With the celebration of Earth Day a short time ago and spring cleaning on the minds of a lot of homeowners, it’s a great time to make homes more earth-friendly and energy efficient. The fact is, with only a few small, affordable changes, homeowners could be on their way to saving 20% or more on monthly energy expenses. Here, the home-efficiency professionals from Service Experts share tricks on how to start saving now.
1. Use a Smart Thermostat
A smart thermostat typically saves between 12% to 23% on an energy bill, and it’s also a very good tool to lower carbon emissions from a residence. How do they do it? Smart thermostats provide more functions than just programming the time of day for your HVAC system to turn on or off. A number of smart thermostats are intuitive and can detect changes in energy usage patterns and home activity. They can also be programmed while you are away via an app, and alert homeowners about changes that may affect their energy bill.
“This technology saves you money and also makes life easier,” stated Service Experts’ Lisa Lange. “It’s a low-cost way to improve energy efficiency in your home immediately.”
2. Schedule a Heating and Cooling System Tune-Up
Before the summer heat arrives, another eco-friendly move is to set up routine servicing and inspection of your air-conditioning system. This will help homeowners avoid significant repairs during the busy season for HVAC technicians and a system that performs optimally minimizes reliance on fossil fuel energy sources.
A tune-up involves cleaning all of the system’s important components, in addition to testing and making adjustments to the unit’s operating system. In addition to checking refrigerant levels and switching out air filters, the condenser located outside the house should also be cleaned and checked.
“During your tune-up, it’s a great time to tap the expertise of an HVAC pro,” noted Lisa Lange. “We encourage customers to ask about thermostat settings, when to change air filters and bring any other questions they may have about the energy efficiency of their home.”
3. Add Insulation
Putting insulation in a home is a green tip that could help save up to 20% on an energy bill. In many homes, air escapes through attics, crawl spaces and basements. If a room is drafty and has trouble keeping a consistent temperature, it may be time to inspect your home's attic insulation. Cold floors might also be a sign that basement insulation isn’t sufficient. All of these concerns also lead to higher energy consumption, which leads to more carbon emissions.
“Many homeowners are surprised when they learn their home is under-insulated, but it’s actually quite common,” said Lange. “The good news is that, just like a smart thermostat, you can see the utility cost savings from this decision very quickly. You will also take comfort in knowing that you are helping improve our environment through reduced emissions.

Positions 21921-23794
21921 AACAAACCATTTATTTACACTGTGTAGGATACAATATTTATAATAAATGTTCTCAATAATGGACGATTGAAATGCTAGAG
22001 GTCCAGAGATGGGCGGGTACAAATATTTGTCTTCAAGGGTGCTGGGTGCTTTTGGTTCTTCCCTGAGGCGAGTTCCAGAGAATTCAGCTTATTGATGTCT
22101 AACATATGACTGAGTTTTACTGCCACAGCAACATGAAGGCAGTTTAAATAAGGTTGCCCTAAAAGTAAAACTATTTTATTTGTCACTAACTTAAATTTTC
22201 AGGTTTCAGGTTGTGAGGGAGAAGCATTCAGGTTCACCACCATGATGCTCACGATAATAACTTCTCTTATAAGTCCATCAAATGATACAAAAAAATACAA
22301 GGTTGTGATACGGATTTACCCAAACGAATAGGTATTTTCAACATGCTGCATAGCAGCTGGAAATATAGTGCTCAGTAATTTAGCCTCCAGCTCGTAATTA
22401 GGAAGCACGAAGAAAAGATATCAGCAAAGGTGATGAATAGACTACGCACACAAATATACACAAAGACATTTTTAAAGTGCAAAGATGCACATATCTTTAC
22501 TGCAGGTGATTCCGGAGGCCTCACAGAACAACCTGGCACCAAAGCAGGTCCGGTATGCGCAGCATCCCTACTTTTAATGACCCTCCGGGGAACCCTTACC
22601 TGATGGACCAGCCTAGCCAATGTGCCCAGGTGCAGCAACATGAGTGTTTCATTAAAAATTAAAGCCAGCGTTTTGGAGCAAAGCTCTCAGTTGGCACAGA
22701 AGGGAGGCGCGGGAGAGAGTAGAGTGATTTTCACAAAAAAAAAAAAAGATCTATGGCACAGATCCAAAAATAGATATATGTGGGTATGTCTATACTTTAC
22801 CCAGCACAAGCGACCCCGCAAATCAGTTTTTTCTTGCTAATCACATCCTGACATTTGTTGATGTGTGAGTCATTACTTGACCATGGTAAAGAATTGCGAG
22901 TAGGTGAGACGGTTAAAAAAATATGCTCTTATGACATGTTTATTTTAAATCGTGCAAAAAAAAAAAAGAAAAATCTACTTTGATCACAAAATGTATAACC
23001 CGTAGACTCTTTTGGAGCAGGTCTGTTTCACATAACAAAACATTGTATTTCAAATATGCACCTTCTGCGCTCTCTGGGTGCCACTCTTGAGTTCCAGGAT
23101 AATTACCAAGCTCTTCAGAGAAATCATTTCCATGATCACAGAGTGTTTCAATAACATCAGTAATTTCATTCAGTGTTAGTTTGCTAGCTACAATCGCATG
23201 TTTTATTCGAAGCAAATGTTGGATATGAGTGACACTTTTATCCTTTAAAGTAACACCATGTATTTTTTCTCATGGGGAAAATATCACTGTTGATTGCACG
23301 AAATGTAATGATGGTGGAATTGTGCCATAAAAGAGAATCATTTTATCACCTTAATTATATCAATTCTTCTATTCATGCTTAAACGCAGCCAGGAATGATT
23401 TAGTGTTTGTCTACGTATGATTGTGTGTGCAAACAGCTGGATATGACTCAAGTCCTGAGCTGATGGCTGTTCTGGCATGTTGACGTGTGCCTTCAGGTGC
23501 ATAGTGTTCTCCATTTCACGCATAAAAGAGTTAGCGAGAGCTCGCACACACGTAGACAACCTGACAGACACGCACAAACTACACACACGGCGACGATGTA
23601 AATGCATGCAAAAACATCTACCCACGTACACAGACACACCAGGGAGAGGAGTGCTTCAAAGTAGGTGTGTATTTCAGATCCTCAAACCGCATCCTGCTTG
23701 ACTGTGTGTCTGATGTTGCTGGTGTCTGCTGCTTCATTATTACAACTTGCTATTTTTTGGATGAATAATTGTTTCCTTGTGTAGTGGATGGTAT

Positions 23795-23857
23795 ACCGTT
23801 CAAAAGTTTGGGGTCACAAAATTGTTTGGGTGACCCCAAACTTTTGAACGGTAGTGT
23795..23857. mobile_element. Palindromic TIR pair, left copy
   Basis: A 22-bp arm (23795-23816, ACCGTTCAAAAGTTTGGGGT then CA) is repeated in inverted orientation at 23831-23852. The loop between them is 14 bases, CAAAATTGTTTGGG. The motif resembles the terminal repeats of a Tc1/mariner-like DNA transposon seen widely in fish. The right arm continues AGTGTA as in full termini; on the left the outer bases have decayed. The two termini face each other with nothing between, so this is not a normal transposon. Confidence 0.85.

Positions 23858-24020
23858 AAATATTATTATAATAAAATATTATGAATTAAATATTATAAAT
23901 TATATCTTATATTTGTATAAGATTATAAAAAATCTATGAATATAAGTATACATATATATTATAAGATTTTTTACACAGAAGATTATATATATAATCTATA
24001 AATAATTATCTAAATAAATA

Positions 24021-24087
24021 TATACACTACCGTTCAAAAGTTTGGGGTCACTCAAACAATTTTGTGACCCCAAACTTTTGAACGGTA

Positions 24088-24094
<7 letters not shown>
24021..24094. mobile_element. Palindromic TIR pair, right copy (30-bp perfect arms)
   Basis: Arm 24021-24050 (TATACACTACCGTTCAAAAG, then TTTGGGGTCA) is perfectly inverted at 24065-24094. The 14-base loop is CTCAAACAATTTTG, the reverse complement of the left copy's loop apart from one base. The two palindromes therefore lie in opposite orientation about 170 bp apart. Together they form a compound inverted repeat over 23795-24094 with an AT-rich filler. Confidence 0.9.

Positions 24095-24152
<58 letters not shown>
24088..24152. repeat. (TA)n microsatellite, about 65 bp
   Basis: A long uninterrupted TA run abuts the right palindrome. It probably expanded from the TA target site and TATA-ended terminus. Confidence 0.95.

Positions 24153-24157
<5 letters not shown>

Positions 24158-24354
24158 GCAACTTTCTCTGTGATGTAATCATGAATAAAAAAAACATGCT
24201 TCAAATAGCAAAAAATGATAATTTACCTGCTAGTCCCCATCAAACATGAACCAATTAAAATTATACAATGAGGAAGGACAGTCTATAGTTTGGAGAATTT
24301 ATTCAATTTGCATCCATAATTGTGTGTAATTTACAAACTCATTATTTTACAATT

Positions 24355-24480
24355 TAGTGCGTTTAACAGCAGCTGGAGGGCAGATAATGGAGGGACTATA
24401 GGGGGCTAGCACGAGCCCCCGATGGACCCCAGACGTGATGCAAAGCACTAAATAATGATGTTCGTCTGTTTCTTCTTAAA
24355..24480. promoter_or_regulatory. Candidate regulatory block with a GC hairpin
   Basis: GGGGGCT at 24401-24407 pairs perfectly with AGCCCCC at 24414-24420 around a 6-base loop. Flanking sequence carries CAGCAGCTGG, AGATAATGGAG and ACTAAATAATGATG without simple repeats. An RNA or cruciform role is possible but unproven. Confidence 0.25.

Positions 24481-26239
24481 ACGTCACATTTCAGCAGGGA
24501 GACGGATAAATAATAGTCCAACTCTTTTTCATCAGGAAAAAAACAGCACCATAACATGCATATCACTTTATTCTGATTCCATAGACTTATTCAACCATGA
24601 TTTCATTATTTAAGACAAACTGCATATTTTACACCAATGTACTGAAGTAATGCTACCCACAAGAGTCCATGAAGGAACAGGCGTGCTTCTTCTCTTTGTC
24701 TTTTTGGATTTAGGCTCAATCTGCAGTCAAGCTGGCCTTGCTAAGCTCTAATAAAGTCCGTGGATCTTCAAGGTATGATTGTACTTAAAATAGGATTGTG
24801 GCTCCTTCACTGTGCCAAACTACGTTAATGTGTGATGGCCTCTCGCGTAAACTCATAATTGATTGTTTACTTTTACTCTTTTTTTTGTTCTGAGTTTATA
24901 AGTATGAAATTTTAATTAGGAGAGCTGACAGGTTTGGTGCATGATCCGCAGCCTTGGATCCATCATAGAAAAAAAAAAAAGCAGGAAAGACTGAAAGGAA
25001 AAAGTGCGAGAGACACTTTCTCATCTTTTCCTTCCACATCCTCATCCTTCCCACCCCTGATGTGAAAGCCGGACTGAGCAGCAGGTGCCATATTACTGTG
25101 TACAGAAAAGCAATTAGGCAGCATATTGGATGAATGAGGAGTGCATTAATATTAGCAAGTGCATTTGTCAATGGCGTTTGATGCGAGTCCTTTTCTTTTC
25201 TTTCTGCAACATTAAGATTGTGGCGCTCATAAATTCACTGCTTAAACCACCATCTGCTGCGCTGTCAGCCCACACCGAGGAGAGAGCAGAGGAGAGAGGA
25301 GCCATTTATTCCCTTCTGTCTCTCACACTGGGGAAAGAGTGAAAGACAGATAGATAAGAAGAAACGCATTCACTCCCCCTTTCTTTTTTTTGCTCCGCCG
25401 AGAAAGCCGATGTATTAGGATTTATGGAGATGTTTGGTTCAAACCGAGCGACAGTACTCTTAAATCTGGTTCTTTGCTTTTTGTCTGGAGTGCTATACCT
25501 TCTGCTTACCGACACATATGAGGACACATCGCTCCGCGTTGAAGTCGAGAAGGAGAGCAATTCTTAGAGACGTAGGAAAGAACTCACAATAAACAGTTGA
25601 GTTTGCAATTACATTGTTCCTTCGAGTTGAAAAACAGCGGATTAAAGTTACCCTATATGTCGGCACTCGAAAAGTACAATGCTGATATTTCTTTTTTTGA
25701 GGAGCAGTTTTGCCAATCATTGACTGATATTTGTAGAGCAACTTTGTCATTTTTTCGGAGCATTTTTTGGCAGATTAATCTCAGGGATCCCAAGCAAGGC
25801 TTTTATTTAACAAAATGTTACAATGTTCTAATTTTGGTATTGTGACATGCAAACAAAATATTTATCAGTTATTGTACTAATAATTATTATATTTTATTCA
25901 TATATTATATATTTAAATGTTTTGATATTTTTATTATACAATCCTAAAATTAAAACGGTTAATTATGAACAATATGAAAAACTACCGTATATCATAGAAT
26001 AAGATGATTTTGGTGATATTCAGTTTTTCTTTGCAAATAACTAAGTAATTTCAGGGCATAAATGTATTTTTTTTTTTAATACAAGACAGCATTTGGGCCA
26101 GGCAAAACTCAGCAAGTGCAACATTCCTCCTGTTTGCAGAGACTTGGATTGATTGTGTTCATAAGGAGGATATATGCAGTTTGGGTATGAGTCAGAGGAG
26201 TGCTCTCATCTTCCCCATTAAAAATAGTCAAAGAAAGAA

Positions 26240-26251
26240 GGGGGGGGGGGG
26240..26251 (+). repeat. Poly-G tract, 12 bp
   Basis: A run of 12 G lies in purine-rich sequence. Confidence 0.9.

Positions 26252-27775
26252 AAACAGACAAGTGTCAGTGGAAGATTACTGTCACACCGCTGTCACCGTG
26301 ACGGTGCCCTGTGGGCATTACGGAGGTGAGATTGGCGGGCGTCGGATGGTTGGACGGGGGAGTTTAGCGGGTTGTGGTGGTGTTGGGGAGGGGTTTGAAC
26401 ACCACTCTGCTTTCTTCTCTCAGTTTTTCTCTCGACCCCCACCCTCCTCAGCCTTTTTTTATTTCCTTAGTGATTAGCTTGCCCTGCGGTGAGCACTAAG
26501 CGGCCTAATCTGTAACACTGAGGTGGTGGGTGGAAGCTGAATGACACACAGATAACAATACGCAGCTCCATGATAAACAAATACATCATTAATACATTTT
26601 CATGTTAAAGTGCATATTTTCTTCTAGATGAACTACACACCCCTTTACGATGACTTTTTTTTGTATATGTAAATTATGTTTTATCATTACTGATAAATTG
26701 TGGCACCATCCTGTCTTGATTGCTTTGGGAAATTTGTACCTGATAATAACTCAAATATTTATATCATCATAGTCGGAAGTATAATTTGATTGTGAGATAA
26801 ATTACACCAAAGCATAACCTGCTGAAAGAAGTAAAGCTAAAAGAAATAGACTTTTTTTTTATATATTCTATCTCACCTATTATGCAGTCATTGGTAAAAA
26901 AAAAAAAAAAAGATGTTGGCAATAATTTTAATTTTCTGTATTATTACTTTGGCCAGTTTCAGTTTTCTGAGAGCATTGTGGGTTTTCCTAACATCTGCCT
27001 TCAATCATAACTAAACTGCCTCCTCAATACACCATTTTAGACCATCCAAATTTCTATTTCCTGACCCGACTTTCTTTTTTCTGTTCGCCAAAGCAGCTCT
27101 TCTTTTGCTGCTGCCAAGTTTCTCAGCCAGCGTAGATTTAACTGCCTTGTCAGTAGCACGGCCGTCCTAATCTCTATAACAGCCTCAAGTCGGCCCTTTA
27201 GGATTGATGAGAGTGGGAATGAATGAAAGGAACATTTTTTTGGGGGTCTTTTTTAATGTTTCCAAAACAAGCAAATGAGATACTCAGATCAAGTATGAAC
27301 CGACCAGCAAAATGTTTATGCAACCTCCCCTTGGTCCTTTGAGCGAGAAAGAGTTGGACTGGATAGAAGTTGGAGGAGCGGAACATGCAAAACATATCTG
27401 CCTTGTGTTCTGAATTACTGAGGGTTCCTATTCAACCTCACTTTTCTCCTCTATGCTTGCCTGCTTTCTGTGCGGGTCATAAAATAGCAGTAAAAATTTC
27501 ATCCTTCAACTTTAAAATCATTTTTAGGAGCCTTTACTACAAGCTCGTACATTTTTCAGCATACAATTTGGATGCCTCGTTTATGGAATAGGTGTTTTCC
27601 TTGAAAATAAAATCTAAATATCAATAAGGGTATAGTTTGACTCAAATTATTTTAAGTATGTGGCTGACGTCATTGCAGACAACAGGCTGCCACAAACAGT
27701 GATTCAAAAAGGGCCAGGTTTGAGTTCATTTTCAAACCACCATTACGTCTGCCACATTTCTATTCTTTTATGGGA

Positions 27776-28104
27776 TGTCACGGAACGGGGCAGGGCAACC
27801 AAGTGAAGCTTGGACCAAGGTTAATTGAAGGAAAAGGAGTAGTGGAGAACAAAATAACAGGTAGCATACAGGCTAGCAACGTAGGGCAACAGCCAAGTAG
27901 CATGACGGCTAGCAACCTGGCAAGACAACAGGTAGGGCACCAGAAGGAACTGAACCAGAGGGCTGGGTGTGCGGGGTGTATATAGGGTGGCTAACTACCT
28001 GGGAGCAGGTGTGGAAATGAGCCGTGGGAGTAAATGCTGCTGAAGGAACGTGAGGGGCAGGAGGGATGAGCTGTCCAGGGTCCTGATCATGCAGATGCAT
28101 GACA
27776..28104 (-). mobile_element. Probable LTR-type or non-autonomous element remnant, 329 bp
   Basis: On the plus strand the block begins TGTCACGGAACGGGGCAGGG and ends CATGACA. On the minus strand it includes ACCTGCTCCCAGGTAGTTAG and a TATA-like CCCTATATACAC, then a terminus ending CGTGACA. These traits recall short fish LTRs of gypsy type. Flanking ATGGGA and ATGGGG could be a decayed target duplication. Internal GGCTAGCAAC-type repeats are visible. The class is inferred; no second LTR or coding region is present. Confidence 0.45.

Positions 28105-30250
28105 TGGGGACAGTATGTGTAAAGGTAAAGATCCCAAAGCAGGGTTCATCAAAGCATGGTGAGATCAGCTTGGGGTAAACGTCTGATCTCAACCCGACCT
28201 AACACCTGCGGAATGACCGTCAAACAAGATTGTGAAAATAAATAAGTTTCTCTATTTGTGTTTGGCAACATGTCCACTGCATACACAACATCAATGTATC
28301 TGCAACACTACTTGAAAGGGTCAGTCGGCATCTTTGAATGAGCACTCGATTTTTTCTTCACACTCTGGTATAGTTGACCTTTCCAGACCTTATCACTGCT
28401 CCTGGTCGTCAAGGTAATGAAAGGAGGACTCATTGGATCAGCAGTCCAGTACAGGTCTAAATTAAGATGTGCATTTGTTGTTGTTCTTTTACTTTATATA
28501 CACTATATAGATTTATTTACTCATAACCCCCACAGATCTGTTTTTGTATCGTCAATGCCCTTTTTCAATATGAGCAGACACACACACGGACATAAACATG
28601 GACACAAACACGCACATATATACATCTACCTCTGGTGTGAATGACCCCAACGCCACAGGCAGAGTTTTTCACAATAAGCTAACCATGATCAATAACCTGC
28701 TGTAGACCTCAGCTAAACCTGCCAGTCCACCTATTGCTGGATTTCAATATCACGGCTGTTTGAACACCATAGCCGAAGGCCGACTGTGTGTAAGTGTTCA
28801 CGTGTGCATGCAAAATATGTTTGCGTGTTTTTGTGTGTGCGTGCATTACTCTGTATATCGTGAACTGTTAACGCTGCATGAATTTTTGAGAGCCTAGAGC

4. Make Sure the House Is Airtight
Windows, ductwork, light sockets and weather stripping around doors are all areas of the home prone to leaks and heat loss or gain (in summer, no one wants muggy air seeping in). Let Earth Day be a reminder to green up these areas of the house by making some simple repairs. Swapping out old weather stripping and caulking around windows are two inexpensive tasks that are relatively easy to tackle, said Lange, and will lower the load on HVAC systems and the electrical grid too.
5. Consider an Energy Zoning System
To formulate a comfort zoning system for a home, a certified HVAC professional identifies zones in a house based on its layout, sun exposures and the amount of energy demand different areas require. The HVAC pro can then design a system that correctly distributes air in the home harmonizing comfort and energy efficiency. These systems commonly involve several thermostats and adjustments to the ductwork. When coupled with a smart thermostat, they can drastically improve comfort, save customers more than 30% on their energy bill and noticeably reduce a home’s greenhouse gas emissions.
“How many times in a day do we heat or cool a room no one is using? It happens all the time, and it adds up to significant energy waste, and these systems are an optimal solution,” Lange said.
6. Buy Energy-Efficient Light bulbs
If a homeowner’s budget doesn’t make it possible for major upgrades, replacing standard incandescent light bulbs with energy-efficient LEDs is a low-cost, eco-friendly decision with a large impact on the environment. The majority of LEDs will last up to seven years and use about 90% less electricity than traditional bulbs.
7. Consider Solar Energy
With as much as 30% in federal tax credits available to lower the cost of a solar installation, there may never be a better time to install one on a home. Over their lifetime, these quality, energy-producing systems can generate an average savings of about $60,000 and greatly reduce your home's total carbon footprint.
“We have the best program in the country. Our experts will develop an energy savings plan that will help you get the most out of your system and show you’re making a direct positive impact on the environment,” Lange said.
To find out more about tips to make a home more energy efficient, visit ServiceExperts.com.